Bitcoin miners must join a mining pool to get paid regularly. But not all pools serve their miners the same.
Nearly all of the world’s largest mining pools operate with the traditional structure of allocating a miner’s hashrate to mine the coin they choose and paying them in that same coin. A bitcoin mining pool, for example, will pay a miner in bitcoin based on the hashrate that they contribute to the bitcoin pool.
Other mining pools are structured as hashrate managers, or profit switching pool services. Most miners don’t understand the difference between this service and a traditional pool. In short, hashrate managers employ profit-switching strategies that rotate between different cryptocurrencies and mining pools with a goal of maximizing profits instead of mining one particular coin, like bitcoin.
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The piece explains hash rate managers and examines the reliability and feasibility of their operations.
Hashrate management basics
With traditional mining pools like F2pool and Slush Pool, a bitcoin miner connects directly to the bitcoin pool, contributes their hashrate to mining bitcoin, and gets paid in bitcoin. But a bitcoin miner who uses a hashrate manager gives their hashing power to a pool that directs the hashrate to different blockchains and even other mining pools resulting in the miner having no idea who or what is mining with their hashrate.
This process results in a couple different likely scenarios for miners using hashrate managers.
- A bitcoin miner using this service could receive payouts in bitcoin, but in practice their hashrate could have been used to mine any other SHA-256 coins, like Bitcoin Cash or Bitcoin SV. (The same could happen with a Zcash miner's hashrate, for example, rotating between other equihash coins.)
- A miner could exclusively join a North American hashrate management pool, but their hashrate could be bounced and transferred all around the world to Chinese, Russian, or South American pools.
Hashrate management services for a variety of coins are offered by Luxor and Greatpool. Other hashrate managers that use white label pools include Blockware and Sigmapool.
A white label pool is a mining pool that has been rebranded using another existing mining pool in the background. A “North American” pool could be white labelling a Chinese pool in the background, for example, and a miner using the pool would not know where their hashrate is sent.
Profit switching explained
A hashrate manager that deploys profit switching strategies does not commit to mining a single cryptocurrency or mining through a single pool. Instead they switch between coins based on profitability over a set period of time with the goal of maximizing profits.
The game of profit switching is primarily based on deploying proprietary algorithms or predictive analytics to try to beat traditional pool earnings, but this is not always a successful strategy. These algorithms can be implemented directly by the pool or by third parties. After attempting to determine which coin is currently the most profitable to mine, the managers then allocate their miners’ hashrate to that coin’s network.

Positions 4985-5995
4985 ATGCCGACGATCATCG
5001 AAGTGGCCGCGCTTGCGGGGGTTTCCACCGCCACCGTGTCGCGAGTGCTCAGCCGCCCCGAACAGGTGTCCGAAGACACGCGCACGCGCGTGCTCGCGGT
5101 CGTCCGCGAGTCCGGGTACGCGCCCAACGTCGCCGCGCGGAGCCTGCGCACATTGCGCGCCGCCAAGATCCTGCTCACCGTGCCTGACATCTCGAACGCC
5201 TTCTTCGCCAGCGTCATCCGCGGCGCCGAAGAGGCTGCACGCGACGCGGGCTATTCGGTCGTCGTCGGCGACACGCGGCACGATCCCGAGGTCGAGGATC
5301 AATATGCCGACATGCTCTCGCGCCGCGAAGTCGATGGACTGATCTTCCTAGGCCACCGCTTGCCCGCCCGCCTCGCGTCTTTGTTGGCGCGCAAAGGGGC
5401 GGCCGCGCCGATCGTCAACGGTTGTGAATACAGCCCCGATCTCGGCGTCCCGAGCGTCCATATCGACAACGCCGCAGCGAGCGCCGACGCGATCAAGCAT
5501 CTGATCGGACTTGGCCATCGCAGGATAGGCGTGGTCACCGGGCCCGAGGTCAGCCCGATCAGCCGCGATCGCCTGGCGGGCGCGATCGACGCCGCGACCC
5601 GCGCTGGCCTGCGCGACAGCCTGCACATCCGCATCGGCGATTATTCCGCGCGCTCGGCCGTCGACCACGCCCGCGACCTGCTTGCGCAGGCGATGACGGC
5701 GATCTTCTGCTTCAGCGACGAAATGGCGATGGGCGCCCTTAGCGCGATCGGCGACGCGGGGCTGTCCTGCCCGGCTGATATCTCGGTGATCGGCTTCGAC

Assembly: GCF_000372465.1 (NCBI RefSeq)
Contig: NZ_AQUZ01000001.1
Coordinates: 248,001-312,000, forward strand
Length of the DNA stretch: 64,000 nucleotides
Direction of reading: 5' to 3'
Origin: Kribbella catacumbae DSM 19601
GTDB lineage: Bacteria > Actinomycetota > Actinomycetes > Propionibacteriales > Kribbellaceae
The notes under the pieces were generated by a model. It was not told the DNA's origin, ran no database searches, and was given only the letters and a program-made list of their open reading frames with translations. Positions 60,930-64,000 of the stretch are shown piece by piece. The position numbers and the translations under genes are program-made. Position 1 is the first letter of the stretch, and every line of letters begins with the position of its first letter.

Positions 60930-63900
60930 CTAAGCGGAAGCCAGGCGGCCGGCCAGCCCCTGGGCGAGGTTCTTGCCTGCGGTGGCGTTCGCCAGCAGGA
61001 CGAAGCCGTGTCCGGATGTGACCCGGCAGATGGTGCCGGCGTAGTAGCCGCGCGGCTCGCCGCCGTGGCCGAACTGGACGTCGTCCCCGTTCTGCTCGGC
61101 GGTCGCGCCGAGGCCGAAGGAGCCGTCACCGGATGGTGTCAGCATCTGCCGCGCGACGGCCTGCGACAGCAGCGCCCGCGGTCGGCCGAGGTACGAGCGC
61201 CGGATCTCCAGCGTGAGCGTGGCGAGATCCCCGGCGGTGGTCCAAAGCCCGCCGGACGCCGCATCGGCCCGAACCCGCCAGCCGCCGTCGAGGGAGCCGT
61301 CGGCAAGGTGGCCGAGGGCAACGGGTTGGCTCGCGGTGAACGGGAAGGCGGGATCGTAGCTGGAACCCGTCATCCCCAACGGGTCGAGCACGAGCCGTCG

Profit switching can also occur between different mining pools within a specific cryptocurrency. Because some pools charge different fee rates for certain groups of miners or different fees for mining block rewards or transaction fees, hashrate managers attempt to beat traditional pool earnings by occasionally switching hashrate between pools depending on fees and expected payouts.
Downsides of hashrate managers
Switching between multiple pools and blockchains can potentially cause connectivity problems, leading to degraded pool performance and stability. In fact, there have been reports of users experiencing issues when trying to connect to hashrate manager pools.
Depending on the design of their algorithm, a hashrate manager’s strategies can decrease their pool’s stability. For example, if the algorithm switches between pools, it would reduce the ASICs time online due to having to constantly reconnect to different pools; reconnecting can take several minutes. Overtime, these minutes add up significantly and reduce miner uptime by a couple percentage points resulting in around 98% uptime versus the 100% uptime of traditional mining pools. If a bitcoin miner plans to run their ASICs long term, this uptime reduction will reduce their long term profitability despite potentially achieving higher short term profits.
Lastly, some hashrate managers mine coins with low liquidity and a smaller market cap. Low cap coins are necessarily harder to sell. Compounding this issue is a given algorithm's difficulty in choosing between profitable coins. For example, at what threshold should an algorithm swap to one coin over another? And what if that value changes? Baked in thresholds can be slow to switch between blockchains, potentially causing a reduction in efficiency of the hashrate manager’s pool.
Why does this matter?
Many miners have incentives that go beyond profit. Bitcoin miners often plug in ASICs to support the network’s resiliency and contribute to further decentralizing the network’s hashrate. Miners who opt to join a hashrate manager’s pool do not achieve these objectives because their hashrate is frequently allocated to mine for other blockchains, like BSV and BCH. The miner cannot verify which networks their hashrate is supporting.
In summary, profit maximization is an unrealistic goal. Even if a miner’s primary objective is to maximize profits, hashrate management often doesn’t achieve this in the long run due the reliability and stability problems that often come with deploying profit switching algorithms. Failure to predict changes in mining profitability or to exploit a profitable disparity between pool payouts can leave the hashrate management strategy at best no more profitable than mining with a normal pool.